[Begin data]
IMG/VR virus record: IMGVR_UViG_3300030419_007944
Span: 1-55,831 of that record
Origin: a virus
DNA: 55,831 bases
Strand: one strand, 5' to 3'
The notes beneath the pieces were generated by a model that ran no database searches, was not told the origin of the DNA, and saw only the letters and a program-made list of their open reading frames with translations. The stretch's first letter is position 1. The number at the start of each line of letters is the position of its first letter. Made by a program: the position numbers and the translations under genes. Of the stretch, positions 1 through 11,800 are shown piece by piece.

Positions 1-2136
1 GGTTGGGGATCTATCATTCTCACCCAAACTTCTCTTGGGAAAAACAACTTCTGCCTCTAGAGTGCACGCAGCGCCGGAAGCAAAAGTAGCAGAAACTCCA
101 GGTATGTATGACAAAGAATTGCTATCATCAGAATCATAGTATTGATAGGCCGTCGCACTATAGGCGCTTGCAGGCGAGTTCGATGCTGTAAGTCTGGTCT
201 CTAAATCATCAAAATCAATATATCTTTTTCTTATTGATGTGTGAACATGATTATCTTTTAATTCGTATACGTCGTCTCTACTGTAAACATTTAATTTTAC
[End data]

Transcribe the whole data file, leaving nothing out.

IMG/VR virus record: IMGVR_UViG_3300030419_007944
Span: 1-55,831 of that record
Origin: a virus
DNA: 55,831 bases
Strand: one strand, 5' to 3'
The notes beneath the pieces were generated by a model that ran no database searches, was not told the origin of the DNA, and saw only the letters and a program-made list of their open reading frames with translations. The stretch's first letter is position 1. The number at the start of each line of letters is the position of its first letter. Made by a program: the position numbers and the translations under genes. Of the stretch, positions 1 through 11,800 are shown piece by piece.

Positions 1-2136
1 GGTTGGGGATCTATCATTCTCACCCAAACTTCTCTTGGGAAAAACAACTTCTGCCTCTAGAGTGCACGCAGCGCCGGAAGCAAAAGTAGCAGAAACTCCA
101 GGTATGTATGACAAAGAATTGCTATCATCAGAATCATAGTATTGATAGGCCGTCGCACTATAGGCGCTTGCAGGCGAGTTCGATGCTGTAAGTCTGGTCT
201 CTAAATCATCAAAATCAATATATCTTTTTCTTATTGATGTGTGAACATGATTATCTTTTAATTCGTATACGTCGTCTCTACTGTAAACATTTAATTTTAC